Self-Help Books Every Parent Should Read

mother and daughter

The majority of the issues children have when they grow up are how their parents raised them. This is how big of an impact different parenting styles have on children. It is refreshing to see the younger generation raising children in happier and more accepting homes.

This is because the parents of this generation have been through rocky situations themselves. They don’t want their children to experience the same, so they try their best. Statistics say that millennial parents are better than gen Xers, especially when providing for their children. Studies find that millennial parents are more prepared for their children’s college funds than parents in previous generations.

Needless to say, parenting is a lot of work. Before your child is born, you have to take care of yourself. Eat healthy food, enroll in prenatal care services, and be ready financially. It’s a big responsibility.

Regardless of which generation you are from, if you want to become the best parent to your children, there are ways you can do it, like by exploring self-help books. Other people’s life advice might do wonders for your family life.

“How to Talk so Kids Will Listen & Listen so Kids Will Talk” by Adele Faber

An unhealthy home is always depicted as a place where a lot of screaming takes place. And it is true. If you want to facilitate healthy communication at home, this book is worth checking out.

This book mainly targets parents, but the advice it contains can apply to other interactions in your life. This will teach you little tips to start incorporating non-violent communication at home. You will find exercises and stories within the book that will help you communicate with your children better.

Here are two lessons you will find in the book:

  1. Listen to Your Children Intently: Give them attention when they tell you something, don’t fake it. Put away any distraction. When they know that you are genuinely interested in their stories, they will find it easy to open up to you.
  2. Solve Conflict through Cooperation: When they make a mistake, tell them why what they did was problematic. Let them figure it out instead of spewing negative words and accusing them of things. Your words are powerful. One small hurtful thing you say to them once, they will remember for the rest of their life.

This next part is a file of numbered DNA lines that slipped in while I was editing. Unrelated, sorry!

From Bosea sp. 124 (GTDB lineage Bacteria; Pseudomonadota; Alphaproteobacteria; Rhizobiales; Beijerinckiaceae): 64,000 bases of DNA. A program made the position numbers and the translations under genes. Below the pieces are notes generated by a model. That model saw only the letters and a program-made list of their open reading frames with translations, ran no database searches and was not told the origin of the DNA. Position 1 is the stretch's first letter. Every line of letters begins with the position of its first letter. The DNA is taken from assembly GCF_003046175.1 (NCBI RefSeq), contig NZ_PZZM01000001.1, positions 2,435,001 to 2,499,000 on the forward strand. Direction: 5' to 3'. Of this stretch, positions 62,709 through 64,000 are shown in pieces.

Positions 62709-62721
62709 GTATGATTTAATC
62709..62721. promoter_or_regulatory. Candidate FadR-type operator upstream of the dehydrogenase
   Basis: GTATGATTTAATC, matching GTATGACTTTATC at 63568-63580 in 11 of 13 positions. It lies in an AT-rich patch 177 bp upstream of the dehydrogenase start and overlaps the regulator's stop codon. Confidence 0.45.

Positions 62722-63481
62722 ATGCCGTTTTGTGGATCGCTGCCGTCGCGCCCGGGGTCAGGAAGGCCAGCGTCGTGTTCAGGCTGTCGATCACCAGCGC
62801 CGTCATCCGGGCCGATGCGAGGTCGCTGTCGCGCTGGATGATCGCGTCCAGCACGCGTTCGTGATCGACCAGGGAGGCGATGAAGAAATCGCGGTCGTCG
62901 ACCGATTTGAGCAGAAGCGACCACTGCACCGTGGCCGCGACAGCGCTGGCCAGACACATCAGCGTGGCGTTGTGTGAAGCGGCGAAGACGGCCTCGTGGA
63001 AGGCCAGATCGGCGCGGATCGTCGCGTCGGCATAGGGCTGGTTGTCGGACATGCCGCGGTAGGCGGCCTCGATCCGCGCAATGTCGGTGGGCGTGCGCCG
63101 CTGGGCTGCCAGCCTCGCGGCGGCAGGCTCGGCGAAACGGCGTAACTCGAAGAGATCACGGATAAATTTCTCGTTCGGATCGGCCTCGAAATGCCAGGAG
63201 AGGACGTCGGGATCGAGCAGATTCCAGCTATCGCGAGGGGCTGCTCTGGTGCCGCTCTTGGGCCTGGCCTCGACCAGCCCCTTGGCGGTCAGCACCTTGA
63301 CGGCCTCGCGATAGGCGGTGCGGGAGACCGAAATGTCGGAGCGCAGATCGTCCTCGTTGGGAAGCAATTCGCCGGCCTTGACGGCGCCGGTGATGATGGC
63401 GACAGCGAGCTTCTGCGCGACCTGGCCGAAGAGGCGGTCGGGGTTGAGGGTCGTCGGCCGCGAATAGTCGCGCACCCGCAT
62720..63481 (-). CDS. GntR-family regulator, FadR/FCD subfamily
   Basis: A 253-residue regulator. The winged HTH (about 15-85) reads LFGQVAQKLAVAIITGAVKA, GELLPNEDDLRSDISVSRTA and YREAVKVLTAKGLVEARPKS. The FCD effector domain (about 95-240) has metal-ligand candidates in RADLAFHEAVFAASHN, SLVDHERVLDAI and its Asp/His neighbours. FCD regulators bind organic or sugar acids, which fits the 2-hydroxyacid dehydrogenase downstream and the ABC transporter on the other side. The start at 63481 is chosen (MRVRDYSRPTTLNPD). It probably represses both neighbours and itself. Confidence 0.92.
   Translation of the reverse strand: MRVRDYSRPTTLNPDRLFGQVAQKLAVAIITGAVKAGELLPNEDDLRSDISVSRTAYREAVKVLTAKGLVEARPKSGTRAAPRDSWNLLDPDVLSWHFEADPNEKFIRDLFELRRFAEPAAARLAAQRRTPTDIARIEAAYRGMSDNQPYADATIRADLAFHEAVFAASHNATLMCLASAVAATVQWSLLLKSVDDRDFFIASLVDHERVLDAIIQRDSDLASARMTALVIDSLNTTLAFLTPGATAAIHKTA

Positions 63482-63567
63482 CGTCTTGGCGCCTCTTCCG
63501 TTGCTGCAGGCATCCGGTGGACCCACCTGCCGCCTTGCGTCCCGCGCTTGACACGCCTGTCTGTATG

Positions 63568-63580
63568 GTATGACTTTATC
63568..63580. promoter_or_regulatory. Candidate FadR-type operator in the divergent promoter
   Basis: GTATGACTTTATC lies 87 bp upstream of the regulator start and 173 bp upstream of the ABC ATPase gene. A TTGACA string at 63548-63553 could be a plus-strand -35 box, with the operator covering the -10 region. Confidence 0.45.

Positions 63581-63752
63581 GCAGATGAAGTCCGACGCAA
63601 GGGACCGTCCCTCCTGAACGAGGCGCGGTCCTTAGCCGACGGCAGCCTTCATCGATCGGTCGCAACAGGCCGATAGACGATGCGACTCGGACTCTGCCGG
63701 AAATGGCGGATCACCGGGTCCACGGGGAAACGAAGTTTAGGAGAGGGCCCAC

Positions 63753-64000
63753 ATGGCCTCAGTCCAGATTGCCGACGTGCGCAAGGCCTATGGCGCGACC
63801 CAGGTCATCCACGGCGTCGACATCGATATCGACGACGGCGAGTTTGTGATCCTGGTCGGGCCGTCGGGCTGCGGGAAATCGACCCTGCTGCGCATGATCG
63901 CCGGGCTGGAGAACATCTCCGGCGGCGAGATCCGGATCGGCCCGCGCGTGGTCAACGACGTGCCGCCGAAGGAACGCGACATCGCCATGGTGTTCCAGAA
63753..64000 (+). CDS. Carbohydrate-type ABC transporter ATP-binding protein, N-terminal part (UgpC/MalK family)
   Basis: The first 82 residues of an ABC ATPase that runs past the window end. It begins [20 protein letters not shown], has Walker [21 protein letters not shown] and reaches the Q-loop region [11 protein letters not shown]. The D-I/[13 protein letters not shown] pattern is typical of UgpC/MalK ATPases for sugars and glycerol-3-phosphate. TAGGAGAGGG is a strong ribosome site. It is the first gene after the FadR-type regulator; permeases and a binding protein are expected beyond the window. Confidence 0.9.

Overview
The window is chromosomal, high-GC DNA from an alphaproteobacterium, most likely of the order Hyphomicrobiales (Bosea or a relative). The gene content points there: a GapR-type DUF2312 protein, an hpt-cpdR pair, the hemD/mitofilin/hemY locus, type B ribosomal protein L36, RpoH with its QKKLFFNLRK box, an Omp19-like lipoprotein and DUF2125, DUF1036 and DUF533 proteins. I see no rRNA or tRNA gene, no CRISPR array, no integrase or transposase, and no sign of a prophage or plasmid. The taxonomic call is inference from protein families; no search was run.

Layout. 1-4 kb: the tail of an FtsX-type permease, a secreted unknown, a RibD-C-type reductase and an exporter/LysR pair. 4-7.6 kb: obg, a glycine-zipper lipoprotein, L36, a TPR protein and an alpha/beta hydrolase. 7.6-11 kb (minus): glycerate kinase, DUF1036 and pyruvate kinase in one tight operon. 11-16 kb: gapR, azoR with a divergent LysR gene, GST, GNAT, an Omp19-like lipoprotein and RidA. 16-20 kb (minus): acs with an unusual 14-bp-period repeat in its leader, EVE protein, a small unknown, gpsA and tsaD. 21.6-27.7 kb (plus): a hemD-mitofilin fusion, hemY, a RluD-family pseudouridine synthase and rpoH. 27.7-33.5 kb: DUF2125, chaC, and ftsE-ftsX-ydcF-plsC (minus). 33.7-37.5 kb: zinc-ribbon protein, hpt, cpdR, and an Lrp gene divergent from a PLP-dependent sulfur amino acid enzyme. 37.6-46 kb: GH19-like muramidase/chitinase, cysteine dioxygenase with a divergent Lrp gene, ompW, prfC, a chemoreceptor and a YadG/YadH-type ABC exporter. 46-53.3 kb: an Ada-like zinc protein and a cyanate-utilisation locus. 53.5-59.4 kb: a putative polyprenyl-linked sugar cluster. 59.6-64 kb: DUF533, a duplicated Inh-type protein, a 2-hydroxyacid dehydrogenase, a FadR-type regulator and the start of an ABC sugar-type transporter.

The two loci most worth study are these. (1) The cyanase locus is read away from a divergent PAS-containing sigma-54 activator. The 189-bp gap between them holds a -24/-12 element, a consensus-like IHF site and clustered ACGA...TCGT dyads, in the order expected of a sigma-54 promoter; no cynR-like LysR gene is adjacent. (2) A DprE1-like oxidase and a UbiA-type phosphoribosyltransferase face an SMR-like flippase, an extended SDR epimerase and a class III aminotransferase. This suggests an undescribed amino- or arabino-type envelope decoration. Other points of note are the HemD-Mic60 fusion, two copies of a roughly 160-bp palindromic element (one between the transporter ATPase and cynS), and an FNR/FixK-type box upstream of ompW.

“The Whole-Brain Child: 12 Revolutionary Strategies to Nurture Your Child’s Developing Mind” by Daniel J. Siegel, MD, and Tina Payne Bryson, MD

It is frustrating for parents to deal with tantrums, meltdowns, and breakdowns, especially if the reason for such behavior is unknown. This book will help you navigate your child’s emotional episodes from the perspective of neurology.

Let science guide you in dealing with times when your children act out. This book will teach you how to alleviate the situation by engaging either the brain’s left or right side.

Some ways to do this are storytelling to help them understand their emotions, giving them loving touch, and validating their feelings. You will learn that empathy goes a long way. Screaming at your child will not help them solve the issue. They might stop crying out of fear, but that doesn’t help at all. It is better if you let your child know that you are willing to help solve the problem.

“The Conscious Parent: Transforming Ourselves, Empowering Our Children” by Dr. Shefali Tsabary

Dr. Shefali Tsabary recognizes that parents have to take care of themselves first to become better parents. They have to untangle their issues first. This is the rationale behind this book.

The main goal of Dr. Tsabary, who is a psychologist, is to help parents become more self-conscious. It is through this sense of self-consciousness that parents make good parenting choices. This book also recognizes that perfect parenting is an illusion.

The relationship you should be going for isn’t parent-to-child but instead parent-with-child. It’s more of a partnership than a vertical relationship where the parents are consistently above the children. You will learn that you are raising a person capable of so many things; you are not raising a mini version of yourself. You don’t own your kids in any way. This principle will help you parent each child in a way that will help them meet their needs, not yours.

The parents of this day were also kids in the past. You also went through a lot of things that are hard to unlearn. However, the fact that you are reading this makes you a very good person. It’s hard to break the cycle of toxicity, violence, and ignorance. But here you are, wanting the best for your children. You should be proud of yourself.

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